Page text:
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BMJ. 1988 November 12; 297(6658): 1246–1248.
PMCID: PMC1834740

Referrals to hospital by general practitioners: a study of compliance and communication.


To determine the extent of non-attendance at first hospital appointments 269 hospital referrals made in one practice over 14 weeks were analysed retrospectively. Non-attendance was more likely among patients referred to outpatient departments than to casualty or for admission. Fifteen per cent (41/269) of all patients and 20% (33/167) of outpatients failed to keep their initial appointments. Prolonged waiting times from referral to appointment were significantly related to non-attendance. Twenty weeks after the last referral had been made no communication had been received by the practice for 24% (61/252) of all referral letters received by the hospital. Minimum delays to appointments and improved communication between hospitals and general practitioners would help general practitioners to make appropriate referrals and improve compliance.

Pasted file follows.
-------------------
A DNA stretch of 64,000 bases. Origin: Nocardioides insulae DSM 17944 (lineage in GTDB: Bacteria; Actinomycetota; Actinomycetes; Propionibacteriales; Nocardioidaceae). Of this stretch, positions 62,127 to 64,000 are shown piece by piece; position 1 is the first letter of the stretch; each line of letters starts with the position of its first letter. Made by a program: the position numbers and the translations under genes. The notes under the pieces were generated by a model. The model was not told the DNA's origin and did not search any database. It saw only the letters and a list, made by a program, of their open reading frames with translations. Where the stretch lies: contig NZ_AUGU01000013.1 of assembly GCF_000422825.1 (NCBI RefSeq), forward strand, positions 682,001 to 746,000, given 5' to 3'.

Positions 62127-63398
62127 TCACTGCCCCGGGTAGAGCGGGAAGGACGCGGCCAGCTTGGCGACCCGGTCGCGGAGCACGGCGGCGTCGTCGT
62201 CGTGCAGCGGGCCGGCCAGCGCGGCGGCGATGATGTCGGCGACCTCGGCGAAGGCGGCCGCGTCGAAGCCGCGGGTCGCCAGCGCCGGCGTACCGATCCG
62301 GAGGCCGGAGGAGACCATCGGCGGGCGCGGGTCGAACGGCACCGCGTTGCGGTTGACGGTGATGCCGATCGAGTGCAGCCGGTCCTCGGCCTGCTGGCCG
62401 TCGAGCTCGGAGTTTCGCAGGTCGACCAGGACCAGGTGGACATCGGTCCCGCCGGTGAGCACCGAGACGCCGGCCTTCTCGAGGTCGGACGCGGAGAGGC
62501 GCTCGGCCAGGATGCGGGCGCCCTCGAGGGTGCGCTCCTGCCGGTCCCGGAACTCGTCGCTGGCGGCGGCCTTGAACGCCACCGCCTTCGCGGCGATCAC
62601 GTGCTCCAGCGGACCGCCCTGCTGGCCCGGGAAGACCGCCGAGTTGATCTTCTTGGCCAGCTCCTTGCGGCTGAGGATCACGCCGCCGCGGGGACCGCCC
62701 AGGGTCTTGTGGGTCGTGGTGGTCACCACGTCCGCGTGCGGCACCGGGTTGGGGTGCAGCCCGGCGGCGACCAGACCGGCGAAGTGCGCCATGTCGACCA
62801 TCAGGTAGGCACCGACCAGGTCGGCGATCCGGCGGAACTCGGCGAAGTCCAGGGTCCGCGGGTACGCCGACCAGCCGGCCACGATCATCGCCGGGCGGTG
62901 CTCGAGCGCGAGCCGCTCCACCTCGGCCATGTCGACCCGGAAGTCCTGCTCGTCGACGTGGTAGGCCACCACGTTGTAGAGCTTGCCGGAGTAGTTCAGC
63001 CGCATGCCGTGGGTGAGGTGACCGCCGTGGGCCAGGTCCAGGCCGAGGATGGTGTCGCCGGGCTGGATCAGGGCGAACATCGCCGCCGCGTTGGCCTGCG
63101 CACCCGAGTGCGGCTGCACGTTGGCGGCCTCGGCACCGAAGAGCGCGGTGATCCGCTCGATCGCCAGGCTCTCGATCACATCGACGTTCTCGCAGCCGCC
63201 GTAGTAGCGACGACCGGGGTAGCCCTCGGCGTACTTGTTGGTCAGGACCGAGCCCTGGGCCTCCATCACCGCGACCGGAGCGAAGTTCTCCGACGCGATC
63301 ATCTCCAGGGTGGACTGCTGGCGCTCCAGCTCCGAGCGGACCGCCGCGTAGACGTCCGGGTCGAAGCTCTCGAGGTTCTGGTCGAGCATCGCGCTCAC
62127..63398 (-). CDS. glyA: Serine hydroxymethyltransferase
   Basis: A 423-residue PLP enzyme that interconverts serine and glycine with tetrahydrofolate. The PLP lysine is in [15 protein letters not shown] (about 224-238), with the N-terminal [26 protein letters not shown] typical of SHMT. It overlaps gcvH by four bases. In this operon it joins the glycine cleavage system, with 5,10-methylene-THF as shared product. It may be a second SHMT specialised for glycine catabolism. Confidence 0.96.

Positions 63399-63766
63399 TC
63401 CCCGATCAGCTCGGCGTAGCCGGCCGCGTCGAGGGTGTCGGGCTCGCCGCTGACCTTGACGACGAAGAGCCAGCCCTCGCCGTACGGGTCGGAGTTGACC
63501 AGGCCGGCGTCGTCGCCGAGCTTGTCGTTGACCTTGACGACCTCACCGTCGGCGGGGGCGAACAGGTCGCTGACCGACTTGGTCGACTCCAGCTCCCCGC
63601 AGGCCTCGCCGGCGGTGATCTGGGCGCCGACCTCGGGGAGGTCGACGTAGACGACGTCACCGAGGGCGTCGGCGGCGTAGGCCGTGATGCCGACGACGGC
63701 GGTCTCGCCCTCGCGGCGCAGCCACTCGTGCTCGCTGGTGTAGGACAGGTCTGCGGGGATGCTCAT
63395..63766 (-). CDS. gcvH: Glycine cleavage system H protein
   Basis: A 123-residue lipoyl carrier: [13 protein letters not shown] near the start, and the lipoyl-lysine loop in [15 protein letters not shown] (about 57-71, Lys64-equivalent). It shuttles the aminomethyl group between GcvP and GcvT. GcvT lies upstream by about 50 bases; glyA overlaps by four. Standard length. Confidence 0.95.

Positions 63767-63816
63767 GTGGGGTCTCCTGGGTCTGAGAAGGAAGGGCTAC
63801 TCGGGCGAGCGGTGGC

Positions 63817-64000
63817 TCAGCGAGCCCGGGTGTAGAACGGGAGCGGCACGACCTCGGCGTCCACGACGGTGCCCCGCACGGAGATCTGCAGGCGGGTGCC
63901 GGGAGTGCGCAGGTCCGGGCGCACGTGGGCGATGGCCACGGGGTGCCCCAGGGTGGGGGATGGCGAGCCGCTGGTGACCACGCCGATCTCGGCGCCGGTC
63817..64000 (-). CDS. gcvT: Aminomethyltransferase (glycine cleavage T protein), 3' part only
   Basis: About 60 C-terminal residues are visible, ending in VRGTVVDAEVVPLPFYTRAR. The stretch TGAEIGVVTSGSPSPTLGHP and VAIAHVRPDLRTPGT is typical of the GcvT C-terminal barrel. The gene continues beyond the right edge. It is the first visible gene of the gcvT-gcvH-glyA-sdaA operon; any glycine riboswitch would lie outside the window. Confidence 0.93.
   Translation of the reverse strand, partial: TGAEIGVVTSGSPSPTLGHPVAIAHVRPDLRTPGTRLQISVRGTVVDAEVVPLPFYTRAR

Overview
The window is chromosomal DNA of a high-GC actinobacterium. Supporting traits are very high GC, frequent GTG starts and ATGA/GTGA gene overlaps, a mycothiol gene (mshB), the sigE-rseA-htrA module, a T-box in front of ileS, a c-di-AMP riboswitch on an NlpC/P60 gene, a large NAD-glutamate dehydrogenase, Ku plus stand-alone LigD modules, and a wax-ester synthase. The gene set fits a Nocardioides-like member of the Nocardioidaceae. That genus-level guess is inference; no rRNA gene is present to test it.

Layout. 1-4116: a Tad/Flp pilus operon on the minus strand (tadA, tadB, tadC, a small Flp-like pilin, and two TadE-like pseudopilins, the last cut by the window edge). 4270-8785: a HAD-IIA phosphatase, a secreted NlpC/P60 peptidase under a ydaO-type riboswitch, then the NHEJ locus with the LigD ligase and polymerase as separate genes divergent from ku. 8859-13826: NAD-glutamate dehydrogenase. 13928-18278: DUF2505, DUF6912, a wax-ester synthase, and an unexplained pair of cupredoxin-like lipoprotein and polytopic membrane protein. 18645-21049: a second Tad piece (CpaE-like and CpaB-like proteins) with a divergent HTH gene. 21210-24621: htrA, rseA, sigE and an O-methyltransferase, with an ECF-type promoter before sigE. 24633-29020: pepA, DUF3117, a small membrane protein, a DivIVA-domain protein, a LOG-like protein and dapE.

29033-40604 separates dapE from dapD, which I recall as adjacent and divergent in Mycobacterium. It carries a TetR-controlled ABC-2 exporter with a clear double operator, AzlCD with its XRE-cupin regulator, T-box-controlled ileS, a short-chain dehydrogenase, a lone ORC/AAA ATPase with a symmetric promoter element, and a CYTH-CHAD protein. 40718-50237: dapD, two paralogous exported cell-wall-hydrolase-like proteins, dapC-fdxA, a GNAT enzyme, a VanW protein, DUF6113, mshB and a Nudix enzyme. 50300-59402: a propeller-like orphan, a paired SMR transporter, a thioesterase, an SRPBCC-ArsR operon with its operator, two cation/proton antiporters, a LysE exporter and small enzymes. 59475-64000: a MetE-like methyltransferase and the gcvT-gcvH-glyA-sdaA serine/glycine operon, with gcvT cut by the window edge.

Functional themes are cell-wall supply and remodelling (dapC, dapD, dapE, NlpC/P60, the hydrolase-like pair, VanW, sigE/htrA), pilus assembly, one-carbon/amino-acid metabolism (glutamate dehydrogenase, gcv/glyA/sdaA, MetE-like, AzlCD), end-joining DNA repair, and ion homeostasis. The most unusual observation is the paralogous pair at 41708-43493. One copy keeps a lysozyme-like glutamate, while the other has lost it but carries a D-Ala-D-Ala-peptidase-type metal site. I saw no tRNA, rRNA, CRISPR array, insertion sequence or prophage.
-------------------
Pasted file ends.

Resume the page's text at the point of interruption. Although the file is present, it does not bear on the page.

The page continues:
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Selected References

These references are in PubMed. This may not be the complete list of references from this article.
  • Wilkin D, Smith AG. Variation in general practitioners' referral rates to consultants. J R Coll Gen Pract. 1987 Aug;37(301):350–353. [PMC free article] [PubMed]
  • Wilkin D, Smith A. Explaining variation in general practitioner referrals to hospital. Fam Pract. 1987 Sep;4(3):160–169. [PubMed]
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  • Grace JF, Armstrong D. Reasons for referral to hospital: extent of agreement between the perceptions of patients, general practitioners and consultants. Fam Pract. 1986 Sep;3(3):143–147. [PubMed]

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